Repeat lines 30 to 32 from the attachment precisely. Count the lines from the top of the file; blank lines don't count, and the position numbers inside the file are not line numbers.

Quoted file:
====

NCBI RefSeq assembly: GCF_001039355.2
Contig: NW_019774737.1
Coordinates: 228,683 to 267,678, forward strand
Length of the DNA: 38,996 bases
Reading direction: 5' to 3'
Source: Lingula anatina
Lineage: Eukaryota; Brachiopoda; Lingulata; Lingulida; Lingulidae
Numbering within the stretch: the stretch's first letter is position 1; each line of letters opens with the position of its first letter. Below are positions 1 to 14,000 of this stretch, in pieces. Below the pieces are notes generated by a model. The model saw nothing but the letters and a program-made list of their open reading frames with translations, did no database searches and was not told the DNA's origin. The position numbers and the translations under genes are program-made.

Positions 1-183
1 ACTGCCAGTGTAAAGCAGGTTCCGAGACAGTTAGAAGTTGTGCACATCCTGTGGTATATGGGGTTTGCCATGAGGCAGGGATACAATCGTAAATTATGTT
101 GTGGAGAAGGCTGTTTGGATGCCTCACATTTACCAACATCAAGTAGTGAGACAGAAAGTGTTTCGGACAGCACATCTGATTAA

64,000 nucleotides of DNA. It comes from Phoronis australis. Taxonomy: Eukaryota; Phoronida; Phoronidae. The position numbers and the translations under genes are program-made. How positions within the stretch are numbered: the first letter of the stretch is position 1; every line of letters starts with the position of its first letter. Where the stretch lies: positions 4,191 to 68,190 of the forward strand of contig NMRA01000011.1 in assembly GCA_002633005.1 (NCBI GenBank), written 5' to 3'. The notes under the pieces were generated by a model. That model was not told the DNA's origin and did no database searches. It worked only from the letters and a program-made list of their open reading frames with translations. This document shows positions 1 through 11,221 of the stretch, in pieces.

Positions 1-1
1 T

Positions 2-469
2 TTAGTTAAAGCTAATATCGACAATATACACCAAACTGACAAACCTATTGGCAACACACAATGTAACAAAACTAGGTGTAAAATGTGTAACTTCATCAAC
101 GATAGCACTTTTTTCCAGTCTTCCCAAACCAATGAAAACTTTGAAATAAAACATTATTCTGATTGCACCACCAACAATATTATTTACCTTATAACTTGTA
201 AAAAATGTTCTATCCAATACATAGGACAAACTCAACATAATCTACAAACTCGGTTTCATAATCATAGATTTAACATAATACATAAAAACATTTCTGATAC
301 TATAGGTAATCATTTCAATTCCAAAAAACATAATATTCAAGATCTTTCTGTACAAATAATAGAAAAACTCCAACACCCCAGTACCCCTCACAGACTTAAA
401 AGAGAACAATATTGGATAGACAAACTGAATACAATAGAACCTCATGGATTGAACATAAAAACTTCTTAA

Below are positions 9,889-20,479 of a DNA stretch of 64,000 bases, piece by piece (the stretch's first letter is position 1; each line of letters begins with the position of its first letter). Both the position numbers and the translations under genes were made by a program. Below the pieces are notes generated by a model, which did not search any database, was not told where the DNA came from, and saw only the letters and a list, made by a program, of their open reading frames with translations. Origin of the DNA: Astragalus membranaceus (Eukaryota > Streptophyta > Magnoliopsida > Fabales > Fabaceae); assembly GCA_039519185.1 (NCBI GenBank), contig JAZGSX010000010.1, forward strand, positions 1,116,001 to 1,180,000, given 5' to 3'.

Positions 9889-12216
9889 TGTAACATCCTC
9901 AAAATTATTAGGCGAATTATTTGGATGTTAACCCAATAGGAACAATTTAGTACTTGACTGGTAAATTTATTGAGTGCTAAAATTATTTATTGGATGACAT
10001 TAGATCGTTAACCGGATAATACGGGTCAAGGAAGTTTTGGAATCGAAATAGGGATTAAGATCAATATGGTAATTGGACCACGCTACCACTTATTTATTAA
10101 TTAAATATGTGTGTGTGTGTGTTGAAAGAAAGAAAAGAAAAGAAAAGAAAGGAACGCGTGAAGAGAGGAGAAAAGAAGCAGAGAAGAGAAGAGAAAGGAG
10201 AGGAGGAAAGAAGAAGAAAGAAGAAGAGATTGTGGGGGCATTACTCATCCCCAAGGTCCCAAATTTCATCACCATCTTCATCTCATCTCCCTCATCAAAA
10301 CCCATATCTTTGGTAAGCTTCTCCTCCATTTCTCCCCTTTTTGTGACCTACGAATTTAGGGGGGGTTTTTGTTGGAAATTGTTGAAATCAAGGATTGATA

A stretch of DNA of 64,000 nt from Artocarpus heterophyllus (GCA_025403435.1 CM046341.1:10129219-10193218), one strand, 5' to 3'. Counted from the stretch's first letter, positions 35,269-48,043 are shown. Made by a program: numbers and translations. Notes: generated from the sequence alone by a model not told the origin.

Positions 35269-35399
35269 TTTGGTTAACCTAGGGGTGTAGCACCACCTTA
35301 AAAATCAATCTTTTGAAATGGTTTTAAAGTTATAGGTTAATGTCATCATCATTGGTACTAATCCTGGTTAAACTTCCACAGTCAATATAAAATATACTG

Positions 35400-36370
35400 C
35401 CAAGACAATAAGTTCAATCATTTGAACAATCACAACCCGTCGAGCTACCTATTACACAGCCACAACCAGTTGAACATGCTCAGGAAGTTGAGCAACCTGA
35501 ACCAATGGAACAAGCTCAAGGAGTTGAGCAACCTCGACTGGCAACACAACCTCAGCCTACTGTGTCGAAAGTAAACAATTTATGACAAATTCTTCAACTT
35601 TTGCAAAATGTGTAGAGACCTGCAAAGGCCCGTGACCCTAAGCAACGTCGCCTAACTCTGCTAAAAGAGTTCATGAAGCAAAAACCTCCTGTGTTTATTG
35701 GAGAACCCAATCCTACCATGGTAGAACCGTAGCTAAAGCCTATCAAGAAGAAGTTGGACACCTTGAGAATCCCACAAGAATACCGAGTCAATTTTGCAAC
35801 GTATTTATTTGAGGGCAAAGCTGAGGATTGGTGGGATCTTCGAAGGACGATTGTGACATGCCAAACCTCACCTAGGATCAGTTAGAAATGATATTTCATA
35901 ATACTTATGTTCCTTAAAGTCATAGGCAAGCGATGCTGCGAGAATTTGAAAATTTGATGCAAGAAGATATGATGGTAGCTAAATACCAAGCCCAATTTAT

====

Positions 35269-35399
35269 TTTGGTTAACCTAGGGGTGTAGCACCACCTTA
35301 AAAATCAATCTTTTGAAATGGTTTTAAAGTTATAGGTTAATGTCATCATCATTGGTACTAATCCTGGTTAAACTTCCACAGTCAATATAAAATATACTG